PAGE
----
In our case we tried to get a super cheap loan but we were told our offer might get rejected if we didn't have a "local loan" meaning a loan provided by a local Oregon company -- what year is it 1980? In the end all of our loan options were super cheap, even the local ones, so we shrugged and told ourselves the cheapest loan probably had a bunch of closing fees that would basically cancel out the higher mortgage rate.

A fun fact about the loan process is that you get pre-approved for a loan up to some amount, which is used to put an offer on a house. Once the offer is accepted you get the real loan for whatever the final loan amount ends up being. But we're getting ahead of ourselves.

The offer process

At some point you'll make an offer on a house. This might sound like we're buying a house, but trust me there are a lot more offers on houses than there are sales on houses.

When you put in an offer on a house you basically roll for initiative and if you get a Nat-20 it gets accepted. You should still treat every offer as if it were to be accepted, because you can roll a Nat-20 on a persuasion check with a rat just as often as slaying a dragon. Offers are accepted and rejected basically at random, but each one is important and should be treated as "the one".

When putting an offer on a house you fill out a bunch of complicated legal-ese forms with your realtor. Taking your pre-approval you decide on an offer up to your pre-approval limit. In Portland right now we need to offer way more than the asking price which is bullshit and I hate it.

You also fill out a bunch of details like when you want the sale to be complete (30 days), weather you're planning on doing inspections (yes), and how much money you can put up before your down payment. That pre-down-payment is called Earnest Money and it's often between 2k and 10k, it counts toward your down payment, and it can be refunded if the deal falls through.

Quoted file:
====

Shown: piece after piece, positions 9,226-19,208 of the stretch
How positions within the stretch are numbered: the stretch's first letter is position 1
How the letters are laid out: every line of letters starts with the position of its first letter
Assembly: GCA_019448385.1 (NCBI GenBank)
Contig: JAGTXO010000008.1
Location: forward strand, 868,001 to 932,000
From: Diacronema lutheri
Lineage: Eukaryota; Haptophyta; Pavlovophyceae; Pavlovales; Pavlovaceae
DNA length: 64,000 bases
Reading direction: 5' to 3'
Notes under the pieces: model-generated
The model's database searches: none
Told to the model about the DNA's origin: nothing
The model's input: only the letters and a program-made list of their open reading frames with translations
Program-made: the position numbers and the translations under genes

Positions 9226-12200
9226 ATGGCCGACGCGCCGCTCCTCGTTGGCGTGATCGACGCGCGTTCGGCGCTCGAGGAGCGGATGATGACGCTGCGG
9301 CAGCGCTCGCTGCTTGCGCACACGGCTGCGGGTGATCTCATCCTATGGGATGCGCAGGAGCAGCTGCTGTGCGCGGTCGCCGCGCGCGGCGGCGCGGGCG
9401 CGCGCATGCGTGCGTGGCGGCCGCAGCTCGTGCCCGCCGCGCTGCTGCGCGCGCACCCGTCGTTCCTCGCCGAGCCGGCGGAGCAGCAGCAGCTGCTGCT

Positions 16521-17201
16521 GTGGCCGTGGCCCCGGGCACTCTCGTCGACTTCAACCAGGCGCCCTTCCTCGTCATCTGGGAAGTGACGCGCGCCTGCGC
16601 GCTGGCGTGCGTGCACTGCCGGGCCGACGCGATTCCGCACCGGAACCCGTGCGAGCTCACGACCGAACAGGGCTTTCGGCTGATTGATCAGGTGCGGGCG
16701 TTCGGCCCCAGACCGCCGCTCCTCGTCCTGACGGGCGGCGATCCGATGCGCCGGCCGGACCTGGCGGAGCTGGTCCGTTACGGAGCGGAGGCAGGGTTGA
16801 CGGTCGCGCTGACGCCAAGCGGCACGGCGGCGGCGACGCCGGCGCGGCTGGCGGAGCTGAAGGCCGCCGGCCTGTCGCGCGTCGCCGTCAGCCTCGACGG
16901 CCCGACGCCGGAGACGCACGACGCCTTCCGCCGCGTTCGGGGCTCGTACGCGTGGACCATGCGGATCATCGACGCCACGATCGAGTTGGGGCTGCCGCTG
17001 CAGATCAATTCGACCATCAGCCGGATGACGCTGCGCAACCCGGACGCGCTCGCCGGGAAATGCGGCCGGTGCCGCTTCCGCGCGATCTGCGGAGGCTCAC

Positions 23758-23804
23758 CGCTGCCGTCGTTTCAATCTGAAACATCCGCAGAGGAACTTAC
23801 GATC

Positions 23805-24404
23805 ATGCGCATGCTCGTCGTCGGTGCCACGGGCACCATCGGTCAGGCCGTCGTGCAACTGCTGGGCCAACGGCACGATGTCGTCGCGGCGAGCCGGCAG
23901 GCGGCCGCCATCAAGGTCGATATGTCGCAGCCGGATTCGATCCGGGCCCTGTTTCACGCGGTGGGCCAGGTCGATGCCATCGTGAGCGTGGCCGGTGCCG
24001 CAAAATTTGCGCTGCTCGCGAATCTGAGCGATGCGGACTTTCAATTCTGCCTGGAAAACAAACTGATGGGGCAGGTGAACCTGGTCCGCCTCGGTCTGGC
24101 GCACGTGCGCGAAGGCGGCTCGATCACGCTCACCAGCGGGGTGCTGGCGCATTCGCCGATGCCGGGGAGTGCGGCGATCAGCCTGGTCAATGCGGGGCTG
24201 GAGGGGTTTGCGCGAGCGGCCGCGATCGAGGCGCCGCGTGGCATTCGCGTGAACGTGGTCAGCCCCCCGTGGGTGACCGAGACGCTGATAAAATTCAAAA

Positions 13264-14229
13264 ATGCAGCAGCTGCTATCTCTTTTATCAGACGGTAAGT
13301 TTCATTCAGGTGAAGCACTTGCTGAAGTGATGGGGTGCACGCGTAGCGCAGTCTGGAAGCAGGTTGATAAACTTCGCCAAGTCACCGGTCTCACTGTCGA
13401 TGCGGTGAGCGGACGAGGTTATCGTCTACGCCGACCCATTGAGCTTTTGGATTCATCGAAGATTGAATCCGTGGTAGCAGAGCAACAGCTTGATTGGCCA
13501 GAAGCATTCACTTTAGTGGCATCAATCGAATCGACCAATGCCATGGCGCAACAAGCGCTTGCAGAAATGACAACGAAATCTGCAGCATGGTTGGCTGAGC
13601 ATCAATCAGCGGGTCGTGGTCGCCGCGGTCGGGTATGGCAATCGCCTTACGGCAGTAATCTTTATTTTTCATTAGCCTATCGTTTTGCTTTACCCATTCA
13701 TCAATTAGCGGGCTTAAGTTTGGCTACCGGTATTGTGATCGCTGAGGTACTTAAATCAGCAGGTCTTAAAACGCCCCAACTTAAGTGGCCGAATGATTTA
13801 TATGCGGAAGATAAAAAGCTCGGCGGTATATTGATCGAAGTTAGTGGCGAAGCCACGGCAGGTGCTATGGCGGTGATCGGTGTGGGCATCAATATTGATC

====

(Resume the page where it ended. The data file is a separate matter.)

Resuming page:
It's a marathon, pace yourself

Lucy went into this expecting that buying a house was like buying anything else. You find what you like, offer a fair (or listed) price, and boom you get it.

Unfortunately housing is not like buying a phone, or basically anything else most people spend money on. In Portland at least supply does not match demand, so prices are not only higher than they ought to be, but the prices are also full of lies. The asking price is often 10% below the final price -- if you're lucky! Plus your offer on a house may be rejected for mysterious reasons. More than once we were asked to re-submit an offer and to give our "highest and best" offer whatever the fuck that means.

Be prepared to visit at dozens of houses. Be prepared to make an offer on multiple houses. You will have your heart broken when you find the perfect house, just to have it swiped out of your hands by a bank, somebody paying all in cash, somebody waiving inspections, or just some jerk that got an offer in half an hour before you did -- that bastard.

Take your time. This is a big purchase. It will pay off. It will get better. Your patience will be rewarded.

Good luck. See you in the next part where we get to buy a freaking house!